So, we baptised two of my friends this morning- it was awesome, and a huge privilege to not only be there with them, but also to baptise them and pray with them. We were also looking at Acts 11, verses 1-18, where Peter gets back to Jerusalem and is hauled in front of a review committee after he not only shared the gospel with gentiles (what!?!) but also baptised them (aaarh, does this man have no idea!)…
I wanted to speak about the Holy Spirit, and here’s what I had written down. It bears barely any resemblance to what I said…
The work of the Holy Spirit in us… Baptism… coming to faith, being born again, becoming a Christian, getting on the train, make a commitment, following Jesus, owning it… the ways of describing the transition from before to after are as many as there are churches, but they all add up to the same thing… at one time we were all lost, and now we are found. Once I lived in darkness, and having become firstly aware of the light, I now choose to follow the path where I am guided by the light- Jesus the Son of God. But those phrases all share one idea in common- that of movement or change. For some of us this change is slow- 9yrs may be nothing! And there will be periods of faster and slower movement- times when we’re finding out things about our faith, and other times when we’re just managing to avoid losing our faith, or feel so caught up in the pressures of life that we don’t have time to do any more than hold position, but that forward movement, that effort, is important.
There are also times of breakthrough, when it feels as though we’re flying. If you’ve spent much time sailing or on boats you may know that experience when the boat rises onto the plane… suddenly it requires less effort to go just as fast, and all you have to do is hang on… but the ride is thrilling.
Peter was hanging on, following the lead of the Holy Spirit, and he’d ended up in the house of a gentile soldier… where, following what felt to him like a clear leading from God, he’d shared the gospel as he understood it, with his new understanding that it was for everyone. The thing is- it wasn’t a new understanding, it was just something that had been overlooked. Abraham (father of many) was to bring God’s blessing on all people… but somewhere that had been lost. The gift of love had become a set of rules.
So what does the Holy Spirit do… really. The first thing that the Holy Spirit does, before we’re aware of it, is convict us- convict us of the existence of God, and of the gap between us and God. At times this may be a conviction of sin- something in our lives that needs to be addressed, sometimes this may be a conviction of God’s love for us, or a conviction of God’s reality, God’s power… but it’s a certainty… an intuition that needs to be listened to. When Peter arrived in Ceasarea, this had already happened. When anyone comes to faith, its because this has happened… without this first activity of God, we’re going nowhere.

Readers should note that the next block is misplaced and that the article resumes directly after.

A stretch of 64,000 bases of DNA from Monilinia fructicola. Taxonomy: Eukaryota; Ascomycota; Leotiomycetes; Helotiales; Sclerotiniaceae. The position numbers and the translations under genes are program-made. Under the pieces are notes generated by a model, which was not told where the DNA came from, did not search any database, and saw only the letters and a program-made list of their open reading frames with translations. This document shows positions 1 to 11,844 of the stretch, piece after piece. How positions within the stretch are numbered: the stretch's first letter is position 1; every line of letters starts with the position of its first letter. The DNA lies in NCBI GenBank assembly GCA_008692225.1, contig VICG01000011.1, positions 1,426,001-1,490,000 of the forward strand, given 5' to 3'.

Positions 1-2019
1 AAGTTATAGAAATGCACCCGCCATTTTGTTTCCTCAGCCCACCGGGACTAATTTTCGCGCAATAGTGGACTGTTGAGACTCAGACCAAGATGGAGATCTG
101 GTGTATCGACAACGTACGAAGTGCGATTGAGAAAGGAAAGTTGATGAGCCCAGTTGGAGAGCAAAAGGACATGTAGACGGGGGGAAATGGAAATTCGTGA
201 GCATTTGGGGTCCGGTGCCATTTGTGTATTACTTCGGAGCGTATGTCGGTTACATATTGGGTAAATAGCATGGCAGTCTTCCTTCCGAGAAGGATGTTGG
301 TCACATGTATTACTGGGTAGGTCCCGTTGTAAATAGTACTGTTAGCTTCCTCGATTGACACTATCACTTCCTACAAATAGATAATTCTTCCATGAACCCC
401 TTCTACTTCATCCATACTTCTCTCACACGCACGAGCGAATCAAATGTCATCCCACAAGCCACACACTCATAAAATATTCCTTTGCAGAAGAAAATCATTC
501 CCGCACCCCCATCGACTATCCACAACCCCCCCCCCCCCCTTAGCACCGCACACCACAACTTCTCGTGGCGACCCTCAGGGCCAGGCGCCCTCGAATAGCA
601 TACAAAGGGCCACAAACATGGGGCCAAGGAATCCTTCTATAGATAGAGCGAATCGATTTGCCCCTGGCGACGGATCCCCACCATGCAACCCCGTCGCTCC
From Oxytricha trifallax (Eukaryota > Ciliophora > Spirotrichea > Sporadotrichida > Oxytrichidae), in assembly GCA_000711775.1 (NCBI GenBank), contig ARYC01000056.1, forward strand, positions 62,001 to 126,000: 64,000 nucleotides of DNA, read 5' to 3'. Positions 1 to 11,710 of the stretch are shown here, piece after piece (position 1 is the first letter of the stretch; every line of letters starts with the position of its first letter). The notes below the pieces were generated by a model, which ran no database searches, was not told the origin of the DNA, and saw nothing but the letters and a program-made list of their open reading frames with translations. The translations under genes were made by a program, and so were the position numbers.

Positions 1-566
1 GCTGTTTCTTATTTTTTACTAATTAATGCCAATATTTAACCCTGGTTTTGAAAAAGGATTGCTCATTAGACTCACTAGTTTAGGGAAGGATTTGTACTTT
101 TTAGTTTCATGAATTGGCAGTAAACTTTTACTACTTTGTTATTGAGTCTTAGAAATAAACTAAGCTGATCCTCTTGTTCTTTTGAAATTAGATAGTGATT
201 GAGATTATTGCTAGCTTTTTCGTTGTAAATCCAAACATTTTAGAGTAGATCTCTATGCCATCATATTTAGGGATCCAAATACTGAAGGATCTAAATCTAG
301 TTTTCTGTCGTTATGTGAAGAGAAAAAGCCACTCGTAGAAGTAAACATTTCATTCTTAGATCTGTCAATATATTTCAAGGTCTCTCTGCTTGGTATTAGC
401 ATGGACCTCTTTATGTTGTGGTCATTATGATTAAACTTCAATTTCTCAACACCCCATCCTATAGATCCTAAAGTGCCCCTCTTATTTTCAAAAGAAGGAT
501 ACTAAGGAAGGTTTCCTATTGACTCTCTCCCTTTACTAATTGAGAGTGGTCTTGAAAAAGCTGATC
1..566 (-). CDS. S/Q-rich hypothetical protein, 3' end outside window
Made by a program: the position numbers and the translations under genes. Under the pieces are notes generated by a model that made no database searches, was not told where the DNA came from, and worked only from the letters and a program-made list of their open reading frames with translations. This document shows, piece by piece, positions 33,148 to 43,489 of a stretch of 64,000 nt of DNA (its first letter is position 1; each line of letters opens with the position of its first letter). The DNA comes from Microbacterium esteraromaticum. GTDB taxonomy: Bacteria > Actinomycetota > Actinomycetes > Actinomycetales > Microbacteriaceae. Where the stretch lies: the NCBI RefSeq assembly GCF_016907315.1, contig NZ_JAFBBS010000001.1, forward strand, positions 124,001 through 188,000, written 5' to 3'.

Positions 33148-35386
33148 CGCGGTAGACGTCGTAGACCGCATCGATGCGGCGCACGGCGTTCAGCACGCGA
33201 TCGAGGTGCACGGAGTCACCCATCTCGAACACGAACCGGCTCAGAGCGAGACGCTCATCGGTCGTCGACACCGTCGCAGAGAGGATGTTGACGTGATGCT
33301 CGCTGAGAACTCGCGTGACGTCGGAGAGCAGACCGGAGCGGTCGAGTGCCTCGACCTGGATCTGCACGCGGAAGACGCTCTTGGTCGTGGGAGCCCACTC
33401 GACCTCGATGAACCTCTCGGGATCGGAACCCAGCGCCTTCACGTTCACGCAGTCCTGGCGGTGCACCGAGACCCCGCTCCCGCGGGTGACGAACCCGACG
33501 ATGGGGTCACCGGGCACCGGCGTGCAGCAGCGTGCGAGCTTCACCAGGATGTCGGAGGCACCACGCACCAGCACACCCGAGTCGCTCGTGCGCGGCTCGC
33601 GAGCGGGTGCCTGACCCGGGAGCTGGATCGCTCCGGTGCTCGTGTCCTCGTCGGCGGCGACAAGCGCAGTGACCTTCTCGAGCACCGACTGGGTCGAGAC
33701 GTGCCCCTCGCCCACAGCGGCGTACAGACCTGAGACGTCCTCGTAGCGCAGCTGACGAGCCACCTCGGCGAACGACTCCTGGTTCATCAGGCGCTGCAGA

Second, when someone comes to faith, the Holy Spirit enters them- they’re sealed, marked if you like… God’s family, a child of God, part of the kingdom. Sometimes its almost possible to see this in someone- its like someone glows with an inner light…
Thirdly, the Holy Spirit causes fruit to grow in us- as we’re filled and the Holy Spirit overflows, so our actions become more like those of Jesus- we have patience beyond our normal ability, we develop self-control, compassion, kindness etc
Fourthly- the Holy Spirit gives us gifts. These are to be used- with care, yes, but they’re to be used. By using them, they grow and develop. And if they’re not, just like any skill or ability or muscle, they diminish over time. What are the gifts of the Holy Spirit? In prayer, in mission, in serving God… wisdom, discernment, healing, praying in different languages, prophecy. These are the more immediate- sometimes unsettling things that the Holy Spirit does in the lives of Christians. This is what Peter observed, and as a result he changed his understanding. The Holy Spirit wasn’t just at work in the hearts of Cornelius and his family… Peter was changed just as much as they were.
In all these things, the Holy Spirit is at work, along with each of us, to bring us to our full potential as the people that God has made us to be, and to transform us to be more like Jesus. In doing so, we don’t stop being us- we become the best us that we could.
If we’re at that point of considering the Christian faith- there is nothing to lose by asking.
If we’ve been a Christian for some time but never felt comfortable asking for God to fill us more with his Spirit- there is nothing to lose by asking.
If we’ve been asking for a particular gift of fruit but don’t feel that God has answered our prayer- there is nothing to lose by asking.
But if we don’t respond, don’t open ourselves, don’t ask… we lose out.
I guess I’m hoping that as individuals and as churches, we’ll be willing to ask a bit more of God: to have higher expectations of God combined with a greater humility before God. I’m aware that’s slightly scary ground, the unknown place of trust, but I’m willing to risk going there, especially if my friends will come with me!